SAN DIEGO (KGTV) - On this day when we give thanks and families gather around tables, it’s only fitting we focus our attention on one San Diegan whose livelihood is making tables, and thankful for doing so. In a way, they saved his life.
"I never would have thought in a million years that I would own a wood shop," says AJ Reyes cutting through a raw piece of wood.
And yet, that's where AJ Reyes finds himself these days.
"Tables are my bread and butter mostly,” adds Reyes. “Everybody loves the tables that I do."
Not bad for a guy who was doing this as a hobby just a year ago.
Ironically the wood is kind of a metaphor for AJ's life. He's worked many odd jobs and has already lived what amounts to be several lifetimes. So, like Reyes, the wood has a long and storied history.
"It's the whole point of working with wood,” says Reyes closely examining a block of stained wood. “Because you can take a normal piece of wood and then when you add some stain to it, it really comes alive. It brings out the wood's story."
"My name is AJ Reyes and I'm 43 years old," says Reyes now standing at a podium.
Today, Reyes is sharing his story with the students at the School for Entrepreneurship & Technology.
"I've done everything from shoe salesman. I've been a bounty hunter, been a diver, I have been a loss prevention agent," adds Reyes.
Not just because he's an entrepreneur.
"Some of this is going to be dark," says Reyes preparing and taking a deep breath.
But because of the obstacles he overcame to get there.
"Ah, I am an ex drug addict. I've been clean about 20 years," says Reyes with a sigh of relief.
Not just any drug. Reyes was hooked on crystal meth. And he didn't get his drugs from just any dealer. He got it from his mother.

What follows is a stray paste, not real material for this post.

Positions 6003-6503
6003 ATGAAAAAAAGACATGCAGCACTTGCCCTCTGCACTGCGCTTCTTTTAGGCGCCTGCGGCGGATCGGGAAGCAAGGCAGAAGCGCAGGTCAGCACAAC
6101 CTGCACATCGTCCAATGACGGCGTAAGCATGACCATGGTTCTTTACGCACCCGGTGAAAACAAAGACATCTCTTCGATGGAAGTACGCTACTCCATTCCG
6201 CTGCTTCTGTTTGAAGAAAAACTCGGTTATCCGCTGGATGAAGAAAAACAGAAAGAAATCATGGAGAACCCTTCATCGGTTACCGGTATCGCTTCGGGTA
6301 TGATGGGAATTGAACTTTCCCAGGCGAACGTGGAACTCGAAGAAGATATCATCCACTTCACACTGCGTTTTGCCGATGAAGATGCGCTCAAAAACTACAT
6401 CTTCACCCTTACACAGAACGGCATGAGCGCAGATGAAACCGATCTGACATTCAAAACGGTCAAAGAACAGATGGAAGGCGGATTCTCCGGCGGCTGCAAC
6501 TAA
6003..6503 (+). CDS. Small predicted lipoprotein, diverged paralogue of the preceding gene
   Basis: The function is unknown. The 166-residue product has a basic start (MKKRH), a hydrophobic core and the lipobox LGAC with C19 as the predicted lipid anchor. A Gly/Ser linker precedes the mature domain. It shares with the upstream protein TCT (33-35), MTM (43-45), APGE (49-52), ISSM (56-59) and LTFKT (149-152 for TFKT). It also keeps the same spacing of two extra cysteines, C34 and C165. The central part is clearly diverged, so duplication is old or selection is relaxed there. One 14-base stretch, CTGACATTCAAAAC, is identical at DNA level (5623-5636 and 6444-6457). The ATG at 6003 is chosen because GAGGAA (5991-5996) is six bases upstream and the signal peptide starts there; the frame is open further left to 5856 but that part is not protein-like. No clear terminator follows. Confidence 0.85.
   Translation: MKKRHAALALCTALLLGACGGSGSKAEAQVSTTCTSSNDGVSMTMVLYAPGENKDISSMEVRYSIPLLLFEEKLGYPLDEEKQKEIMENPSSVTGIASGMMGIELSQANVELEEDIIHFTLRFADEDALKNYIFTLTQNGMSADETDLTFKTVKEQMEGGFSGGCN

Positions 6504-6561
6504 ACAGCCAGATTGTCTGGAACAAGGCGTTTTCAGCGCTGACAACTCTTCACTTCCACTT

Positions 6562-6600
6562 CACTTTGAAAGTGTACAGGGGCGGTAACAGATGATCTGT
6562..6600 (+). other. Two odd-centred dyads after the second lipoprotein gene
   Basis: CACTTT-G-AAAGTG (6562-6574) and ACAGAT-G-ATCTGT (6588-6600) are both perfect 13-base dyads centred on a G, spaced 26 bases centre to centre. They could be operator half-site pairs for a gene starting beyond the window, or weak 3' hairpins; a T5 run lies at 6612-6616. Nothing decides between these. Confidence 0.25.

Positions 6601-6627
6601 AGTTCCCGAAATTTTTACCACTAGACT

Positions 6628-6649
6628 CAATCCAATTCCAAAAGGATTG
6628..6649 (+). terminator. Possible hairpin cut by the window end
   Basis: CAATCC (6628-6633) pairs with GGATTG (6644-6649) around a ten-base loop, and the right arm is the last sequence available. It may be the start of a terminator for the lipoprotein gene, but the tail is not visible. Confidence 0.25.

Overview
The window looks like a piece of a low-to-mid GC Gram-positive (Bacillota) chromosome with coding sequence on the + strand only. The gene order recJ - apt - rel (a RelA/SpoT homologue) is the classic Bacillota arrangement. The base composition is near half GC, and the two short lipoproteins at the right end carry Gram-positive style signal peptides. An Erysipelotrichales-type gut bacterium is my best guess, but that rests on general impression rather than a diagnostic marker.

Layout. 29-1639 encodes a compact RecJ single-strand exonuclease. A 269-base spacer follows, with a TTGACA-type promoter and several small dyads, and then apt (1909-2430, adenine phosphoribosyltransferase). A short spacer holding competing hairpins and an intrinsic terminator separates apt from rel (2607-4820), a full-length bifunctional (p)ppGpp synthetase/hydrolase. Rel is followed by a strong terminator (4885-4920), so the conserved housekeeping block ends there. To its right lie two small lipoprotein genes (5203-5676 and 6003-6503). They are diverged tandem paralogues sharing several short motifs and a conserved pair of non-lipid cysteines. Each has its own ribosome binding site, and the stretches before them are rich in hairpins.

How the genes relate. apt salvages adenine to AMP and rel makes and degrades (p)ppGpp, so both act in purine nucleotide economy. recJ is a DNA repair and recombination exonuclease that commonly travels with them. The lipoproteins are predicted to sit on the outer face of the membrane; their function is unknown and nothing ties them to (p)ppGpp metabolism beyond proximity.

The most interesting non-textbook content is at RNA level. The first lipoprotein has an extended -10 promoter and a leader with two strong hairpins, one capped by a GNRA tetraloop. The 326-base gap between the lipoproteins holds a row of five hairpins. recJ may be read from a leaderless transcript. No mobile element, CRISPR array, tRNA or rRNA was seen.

"Turns out my mom was one of the biggest drug dealers in southeast San Diego."
And like most drug dealers his mother was eventually caught. Barely out of his teens, Reyes was faced with a mother in prison, a father stricken with HIV, and a habit he was forced to break on his own.
"I didn't do any rehab. I just powered through a detox. That was ugly and hard," says Reyes. "Crystal meth, that was an evil, evil drug. I fought my way out of that."
And so, like that finely stained wood, Reyes now has a second life. A little worn, maybe a little damaged, but ready for show.
"He's done so much in his life and I was personally inspired,” says School for Entrepreneurship & Technology sophomore Gavin Ganey. "It just reinforces the idea that there is always a way out of something like that."
"Always get up. He took so many falls in his life and it never really mattered because he is where he is today," adds School for Entrepreneurship & Technology Senior Grace Engleman.
And where he is today is just fine with Reyes. Taking a plain piece of wood, reshaping it, and giving it a new life.
"You've got this concept in your head and the next thing you know it's a real thing right in front of you,” says Reyes now back in his shop. “That's a good feeling."